“Ancient of Days”

William Blake, "Ancient of Days," 1794, watercolor etching.
William Blake, “Ancient of Days,” 1794, watercolor etching.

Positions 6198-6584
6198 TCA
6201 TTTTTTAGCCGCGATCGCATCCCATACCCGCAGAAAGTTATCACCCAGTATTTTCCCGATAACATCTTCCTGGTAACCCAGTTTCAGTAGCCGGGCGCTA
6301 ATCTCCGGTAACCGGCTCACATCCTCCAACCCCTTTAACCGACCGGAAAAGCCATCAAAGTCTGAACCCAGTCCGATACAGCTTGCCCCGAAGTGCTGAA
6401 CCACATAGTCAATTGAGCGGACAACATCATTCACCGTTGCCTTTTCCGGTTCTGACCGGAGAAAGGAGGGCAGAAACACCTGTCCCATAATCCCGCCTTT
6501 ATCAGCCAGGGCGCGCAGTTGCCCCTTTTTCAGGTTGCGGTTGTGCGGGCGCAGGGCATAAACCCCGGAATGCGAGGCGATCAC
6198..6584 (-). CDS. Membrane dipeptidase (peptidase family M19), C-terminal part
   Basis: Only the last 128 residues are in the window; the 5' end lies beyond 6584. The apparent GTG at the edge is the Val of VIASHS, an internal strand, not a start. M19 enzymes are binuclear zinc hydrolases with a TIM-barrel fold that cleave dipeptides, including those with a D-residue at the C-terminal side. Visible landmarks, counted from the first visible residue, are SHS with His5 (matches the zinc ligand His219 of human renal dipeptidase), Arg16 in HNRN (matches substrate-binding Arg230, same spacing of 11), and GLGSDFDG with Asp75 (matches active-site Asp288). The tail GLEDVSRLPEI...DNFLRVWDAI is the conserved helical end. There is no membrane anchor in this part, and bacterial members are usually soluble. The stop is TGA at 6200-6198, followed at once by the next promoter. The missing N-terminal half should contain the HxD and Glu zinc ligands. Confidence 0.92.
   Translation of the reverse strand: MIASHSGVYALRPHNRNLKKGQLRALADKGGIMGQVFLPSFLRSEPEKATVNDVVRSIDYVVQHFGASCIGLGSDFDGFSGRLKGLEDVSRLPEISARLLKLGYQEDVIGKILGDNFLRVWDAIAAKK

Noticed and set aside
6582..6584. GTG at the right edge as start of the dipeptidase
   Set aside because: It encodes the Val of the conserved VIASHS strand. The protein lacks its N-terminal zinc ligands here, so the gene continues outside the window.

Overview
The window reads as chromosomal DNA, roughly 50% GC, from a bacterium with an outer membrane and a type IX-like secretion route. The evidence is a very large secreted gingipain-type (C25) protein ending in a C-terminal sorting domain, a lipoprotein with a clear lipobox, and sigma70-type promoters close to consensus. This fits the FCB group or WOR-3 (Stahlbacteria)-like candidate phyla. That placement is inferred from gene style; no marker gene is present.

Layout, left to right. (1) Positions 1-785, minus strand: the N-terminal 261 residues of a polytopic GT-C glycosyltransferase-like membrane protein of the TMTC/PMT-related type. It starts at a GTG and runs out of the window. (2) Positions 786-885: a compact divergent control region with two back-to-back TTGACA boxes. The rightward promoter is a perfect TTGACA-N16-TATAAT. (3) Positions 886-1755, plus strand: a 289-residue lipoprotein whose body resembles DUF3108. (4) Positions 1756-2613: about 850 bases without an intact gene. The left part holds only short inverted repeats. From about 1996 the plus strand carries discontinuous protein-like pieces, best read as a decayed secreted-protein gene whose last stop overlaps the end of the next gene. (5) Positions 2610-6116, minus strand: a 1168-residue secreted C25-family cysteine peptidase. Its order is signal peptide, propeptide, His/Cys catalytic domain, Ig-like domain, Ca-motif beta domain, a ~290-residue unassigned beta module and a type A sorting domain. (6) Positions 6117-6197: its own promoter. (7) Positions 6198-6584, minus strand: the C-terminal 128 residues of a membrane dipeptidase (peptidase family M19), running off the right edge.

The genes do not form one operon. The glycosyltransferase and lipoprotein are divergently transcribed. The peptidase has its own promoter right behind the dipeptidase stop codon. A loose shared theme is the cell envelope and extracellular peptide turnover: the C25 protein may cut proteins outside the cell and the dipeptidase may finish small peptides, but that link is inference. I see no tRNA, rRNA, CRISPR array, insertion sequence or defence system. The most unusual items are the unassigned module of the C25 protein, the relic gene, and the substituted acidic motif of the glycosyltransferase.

William Blake was a strange character that’s for sure. Known more for his poetry than his art – he is a leading figure of the Romantic movement (not to be confused with romantic love – but the romanticizing of emotion & aesthetic experience.) While he may not be a household name now – in league with Lewis and Tolkein, Blake is known for creating complex worlds and social structures in his poetry. Here we see Urizen, the embodiment of reason and law, holding a compass with which he is measuring & containing the universe. While our first look may draw parallels between this fictional deity and Zeus, or (as it is said to be, and suggested by the title) influenced by the God of the Old Testament, he is really anything but. Urizen is more an embodiment of the prideful man or the fallen angel than he is of the God of Scripture. It’s an interesting case study to try and interpret today – are we looking at a representation of ourselves? Our desire to be the masters of our domain; constantly measuring, judging and reasoning our way through life?


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